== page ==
Wednesday, March 23, 2011

Anonymous bloggers not escaping regulation of the state bar

I have discussed anonymous lawyer blogs in previous entries of this blog. Anonymous lawyer blogs would be defined as a lawyer blogger whose identity is either not disclosed or intentionally kept confidential. The first question is why bother making a blog anonymous? The answer to this question is simple for lawyers: The rules of professional conduct. I’ve discussed in numerous blogs the issues presented when a lawyer blog is anonymous.

This article discusses how user names can be found by firms.

This blog discusses how your exact location can be tracked.

And most disconcerting: In this blog I discussed how anonymous blogging does nothing to protect a lawyer from the rules of professional conduct.

Another issue to consider is that if a lawyer blogs anonymously, aren’t they sidestepping the very purpose of blogging in the first place? When I began this project, I naively believed that lawyers blogged because they liked to write, and liked to share their thoughts with the world. While this is not altogether untrue, my research has discovered that this by far not the main reason lawyers blog. They blog to network and to market. Sure, some blog because they actually like getting their thoughts out there (similar to a modern-day diary or journal), but it is clear that those who hide behind anonymity are not reaping in the same benefits as those who make their name known.

Do lawyers have a right to remain anonymous if they wish? This question will be answered in the context of the First Amendment: is there a constitutional right to anonymous speech? And if so, are can anonymous bloggers constitutionally be restricted by the same rules of professional conduct as public bloggers?

Before looking at the First Amendment concerns, we must look at the Model Rules themselves. There are countless Model Rules that may be applicable in the anonymous blogging context.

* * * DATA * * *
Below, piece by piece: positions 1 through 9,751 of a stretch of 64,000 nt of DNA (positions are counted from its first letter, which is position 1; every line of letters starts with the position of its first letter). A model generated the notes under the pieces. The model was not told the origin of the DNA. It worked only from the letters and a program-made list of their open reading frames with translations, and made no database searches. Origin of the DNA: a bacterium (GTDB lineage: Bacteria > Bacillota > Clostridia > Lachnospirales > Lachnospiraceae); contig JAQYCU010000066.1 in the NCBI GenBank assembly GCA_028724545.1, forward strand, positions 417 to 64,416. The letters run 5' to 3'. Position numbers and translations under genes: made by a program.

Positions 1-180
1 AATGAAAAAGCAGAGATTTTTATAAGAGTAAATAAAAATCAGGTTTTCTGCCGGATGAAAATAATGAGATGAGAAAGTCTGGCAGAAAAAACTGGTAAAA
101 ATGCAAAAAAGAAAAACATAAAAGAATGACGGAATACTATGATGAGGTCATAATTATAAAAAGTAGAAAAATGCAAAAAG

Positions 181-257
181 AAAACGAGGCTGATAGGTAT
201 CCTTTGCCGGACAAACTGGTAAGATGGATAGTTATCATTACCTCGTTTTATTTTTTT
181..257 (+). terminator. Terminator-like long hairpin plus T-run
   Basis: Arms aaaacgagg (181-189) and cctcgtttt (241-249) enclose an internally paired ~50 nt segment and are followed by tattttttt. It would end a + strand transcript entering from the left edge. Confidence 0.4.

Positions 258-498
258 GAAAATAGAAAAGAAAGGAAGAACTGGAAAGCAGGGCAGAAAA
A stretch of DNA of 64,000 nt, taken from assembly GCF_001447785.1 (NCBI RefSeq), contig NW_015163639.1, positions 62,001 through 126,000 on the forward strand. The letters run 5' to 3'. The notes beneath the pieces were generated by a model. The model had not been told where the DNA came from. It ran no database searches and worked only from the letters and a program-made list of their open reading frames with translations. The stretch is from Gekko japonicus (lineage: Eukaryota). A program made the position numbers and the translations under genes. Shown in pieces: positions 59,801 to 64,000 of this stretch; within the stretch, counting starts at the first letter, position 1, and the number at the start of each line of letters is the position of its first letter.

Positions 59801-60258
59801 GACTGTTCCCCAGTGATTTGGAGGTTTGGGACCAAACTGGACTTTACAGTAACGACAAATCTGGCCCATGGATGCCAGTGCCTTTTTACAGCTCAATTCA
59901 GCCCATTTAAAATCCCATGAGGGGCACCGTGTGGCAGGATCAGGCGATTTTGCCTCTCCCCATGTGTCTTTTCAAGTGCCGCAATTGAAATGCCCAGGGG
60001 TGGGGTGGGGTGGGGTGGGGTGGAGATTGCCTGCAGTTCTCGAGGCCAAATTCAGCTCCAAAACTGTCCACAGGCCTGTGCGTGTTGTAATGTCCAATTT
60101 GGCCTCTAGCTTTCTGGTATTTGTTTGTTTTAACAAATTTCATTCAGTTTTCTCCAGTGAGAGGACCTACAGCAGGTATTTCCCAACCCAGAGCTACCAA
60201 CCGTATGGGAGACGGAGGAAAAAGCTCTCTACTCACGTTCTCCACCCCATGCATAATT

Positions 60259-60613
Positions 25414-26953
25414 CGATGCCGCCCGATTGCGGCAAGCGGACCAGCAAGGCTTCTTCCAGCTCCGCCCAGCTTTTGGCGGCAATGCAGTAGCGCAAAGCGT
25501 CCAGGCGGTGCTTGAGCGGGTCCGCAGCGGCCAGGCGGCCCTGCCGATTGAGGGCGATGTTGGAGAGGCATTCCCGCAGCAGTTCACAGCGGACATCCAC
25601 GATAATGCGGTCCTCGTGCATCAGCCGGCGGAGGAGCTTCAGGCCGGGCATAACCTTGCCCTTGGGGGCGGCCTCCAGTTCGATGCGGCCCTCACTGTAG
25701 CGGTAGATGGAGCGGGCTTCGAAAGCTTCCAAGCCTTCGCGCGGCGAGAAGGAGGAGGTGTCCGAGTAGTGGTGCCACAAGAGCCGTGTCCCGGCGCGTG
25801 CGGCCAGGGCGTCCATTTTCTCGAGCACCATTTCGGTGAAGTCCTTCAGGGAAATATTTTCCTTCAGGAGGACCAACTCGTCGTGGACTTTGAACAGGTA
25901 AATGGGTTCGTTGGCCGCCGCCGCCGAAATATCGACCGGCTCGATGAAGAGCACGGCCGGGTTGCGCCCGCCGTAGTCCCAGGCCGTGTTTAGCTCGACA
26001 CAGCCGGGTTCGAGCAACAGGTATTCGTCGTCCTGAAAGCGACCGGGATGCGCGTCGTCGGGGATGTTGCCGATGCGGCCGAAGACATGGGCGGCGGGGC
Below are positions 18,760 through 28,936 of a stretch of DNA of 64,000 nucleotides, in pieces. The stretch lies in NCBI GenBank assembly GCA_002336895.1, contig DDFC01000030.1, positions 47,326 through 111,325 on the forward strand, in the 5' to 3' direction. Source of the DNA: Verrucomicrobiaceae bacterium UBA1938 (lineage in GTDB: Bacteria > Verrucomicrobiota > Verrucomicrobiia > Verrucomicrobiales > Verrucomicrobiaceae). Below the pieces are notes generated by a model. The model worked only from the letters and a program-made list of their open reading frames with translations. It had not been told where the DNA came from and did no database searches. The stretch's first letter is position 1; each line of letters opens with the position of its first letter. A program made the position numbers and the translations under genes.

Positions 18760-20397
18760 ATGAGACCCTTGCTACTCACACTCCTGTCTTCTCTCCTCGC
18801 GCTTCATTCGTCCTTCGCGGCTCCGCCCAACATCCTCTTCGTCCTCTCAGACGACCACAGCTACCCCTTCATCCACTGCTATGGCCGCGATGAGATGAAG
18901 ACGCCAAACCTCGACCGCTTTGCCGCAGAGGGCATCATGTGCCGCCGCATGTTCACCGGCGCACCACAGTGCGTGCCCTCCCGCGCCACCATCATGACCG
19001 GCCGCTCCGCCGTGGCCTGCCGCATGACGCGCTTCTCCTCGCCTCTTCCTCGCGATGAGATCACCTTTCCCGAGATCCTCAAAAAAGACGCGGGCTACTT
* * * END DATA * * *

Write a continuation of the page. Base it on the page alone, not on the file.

The Model rules that are applicable in the anonymous blogging context are Model Rule 1.18, Model Rule 4.2 Model Rule 4.3, Model Rule 3.6, Model Rule 1.6, and Model rule 8.4..

Model rule 1.6 is a major concern here. This rule states that “[a] lawyer shall not reveal information relating to the representation of a client unless the client gives informed consent, the disclosure is impliedly authorized in order to carry out the representation or the disclosure is permitted by paragraph (b).”

Comment 2 of the rule explains:
A fundamental principle in the client-lawyer relationship is that, in the absence of the client's informed consent, the lawyer must not reveal information relating to the representation. See Rule 1.0(e) for the definition of informed consent. This contributes to the trust that is the hallmark of the client-lawyer relationship. The client is thereby encouraged to seek legal assistance and to communicate fully and frankly with the lawyer even as to embarrassing or legally damaging subject matter. The lawyer needs this information to represent the client effectively and, if necessary, to advise the client to refrain from wrongful conduct. Almost without exception, clients come to lawyers in order to determine their rights and what is, in the complex of laws and regulations, deemed to be legal and correct. Based upon experience, lawyers know that almost all clients follow the advice given, and the law is upheld.

This rule makes no exception to situations of anonymity. It is clear that the purpose behind this rule is to encourage clients to speak honestly and openly with lawyers. Therefore, it could be argued that if a client was worried about having the facts of their case broadcasted on the Internet, even if the lawyers’ name remained anonymous, this might hurt the client-lawyer relationship. Seeing as the relationship between the client and lawyer is pivotal to the practice of law, if this relationship ceases to exist, so does the practice of law. Therefore, the issue is clearly that, while these bloggers believe they are not subject to the rules of professional conduct, they can still be sanctioned according to their local bar rules, if the state bar can discover their true personalities. As discussed above, this is not as hard as it seems.

There are countless anonymous lawyer blogs. Some examples are The Namby Pamby, Philadelphia Lawyer, and Woman of the Law. All three of these blogs discuss legal issues while also remaining anonymous. As is it is now clear that these bloggers are still subject to the rules of professional conduct even though they are anonymous, the question remains, is this constitutional? Furthermore, if it is constitutional, should the same rules apply to anonymous bloggers that apply to public bloggers? This will be discussed in a later blog.

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